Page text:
The 1776-dated Continental Currency buck is collected together early American coins, but its roots are uncertain, as Whitman’s brand new variant of A Guide Book of Continental Currency and Coins by Q. David Bowers clarifies. Those source concerns do not stop prices from being quite excited about those when they look in the market, as noticed by the selling of a silver case of $1.14 million in Heritage’s April 22 market, continuing the company’s offering of their Donald G. Partrick Collection.
The item is rated Very Fine 35 by Numismatic Guaranty Corp. and conveys a green Accredited Acceptance Corp. decal signaling quality over the grade.
No modern records establish the source of a metallic, instead of newspaper, Continental Currency bit that takes its designs from paper money published via the Authorization of Feb. 17, 1776. Four silver cases are known, and also the offered lot is one of two known of this Newman 1-C assortment struck from silver. The reverse includes the spelling CURENCY; of those diverse expires,”money” is spelled three unique ways.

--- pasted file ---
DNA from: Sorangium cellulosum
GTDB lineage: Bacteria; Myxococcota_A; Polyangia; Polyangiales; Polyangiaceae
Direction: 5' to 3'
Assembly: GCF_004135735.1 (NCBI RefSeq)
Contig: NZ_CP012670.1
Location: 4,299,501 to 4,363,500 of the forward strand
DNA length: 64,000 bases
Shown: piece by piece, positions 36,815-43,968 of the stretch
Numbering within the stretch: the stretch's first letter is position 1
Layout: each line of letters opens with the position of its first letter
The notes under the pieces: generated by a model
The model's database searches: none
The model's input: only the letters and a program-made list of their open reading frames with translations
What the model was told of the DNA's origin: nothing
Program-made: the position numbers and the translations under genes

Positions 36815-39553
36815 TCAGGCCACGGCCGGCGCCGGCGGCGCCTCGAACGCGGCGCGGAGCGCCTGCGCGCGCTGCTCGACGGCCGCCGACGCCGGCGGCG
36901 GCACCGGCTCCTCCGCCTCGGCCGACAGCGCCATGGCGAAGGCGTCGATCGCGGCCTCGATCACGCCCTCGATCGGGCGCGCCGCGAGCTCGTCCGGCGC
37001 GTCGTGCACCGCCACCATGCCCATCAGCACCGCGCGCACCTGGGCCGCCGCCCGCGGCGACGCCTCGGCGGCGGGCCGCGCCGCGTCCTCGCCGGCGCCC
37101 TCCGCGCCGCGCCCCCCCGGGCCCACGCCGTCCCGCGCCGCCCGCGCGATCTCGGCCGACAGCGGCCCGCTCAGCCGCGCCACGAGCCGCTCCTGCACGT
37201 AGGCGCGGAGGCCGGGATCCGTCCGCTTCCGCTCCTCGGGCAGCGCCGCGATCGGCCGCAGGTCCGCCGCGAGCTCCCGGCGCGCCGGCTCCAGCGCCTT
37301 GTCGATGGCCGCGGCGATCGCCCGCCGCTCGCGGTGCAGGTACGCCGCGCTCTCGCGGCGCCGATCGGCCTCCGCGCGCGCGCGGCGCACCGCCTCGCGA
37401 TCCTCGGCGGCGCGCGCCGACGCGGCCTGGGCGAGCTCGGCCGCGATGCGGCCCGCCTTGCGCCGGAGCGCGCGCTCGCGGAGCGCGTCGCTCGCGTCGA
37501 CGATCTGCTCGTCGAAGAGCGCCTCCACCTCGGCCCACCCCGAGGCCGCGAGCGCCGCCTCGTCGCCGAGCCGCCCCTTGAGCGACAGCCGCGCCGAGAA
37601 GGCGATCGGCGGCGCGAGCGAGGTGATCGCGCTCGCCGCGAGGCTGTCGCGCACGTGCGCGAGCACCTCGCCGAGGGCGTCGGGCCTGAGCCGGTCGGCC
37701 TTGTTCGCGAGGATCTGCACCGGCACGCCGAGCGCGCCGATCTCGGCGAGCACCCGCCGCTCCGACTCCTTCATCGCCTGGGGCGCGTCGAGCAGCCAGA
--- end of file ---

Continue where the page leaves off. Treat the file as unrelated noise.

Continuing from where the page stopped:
The investigators looked at primary sources and modern literature to inquire whether they had been American-made or”only cheap European commemoratives,” simulating several, special questions to maintain a generation of prospective researchers occupied.
The Partrick coin was found in 1987 and supplied by Stack’s in the purchase of property of coin trader Don Corrado Romano, however Romano obtained it stays unknown. It had been bought at the market by John J. Ford Jr. for $99,000, and marketed in Stack’s seventh Ford auction at 2005 for $345,000, then purchased by Partrick via an intermediary. Another famous illustration of the variety in silver, rated Extremely Fine 40 from NGC, realized $1,527,500 in Heritage’s January 2015 Florida United Numismatists convention.
Whitman’s writer Dennis Tucker praised Bowers’ publication for bridging the gap between numismatics and background, and worried the notion of an item being a witness to the creation of america is in the core of the enduring popularity of their 1776-dated Continental bucks. However, Tucker admits that future versions of the”Red Book” can list the problems as awards, as opposed to”American-made experiments, routines, or substitutes for paper money.”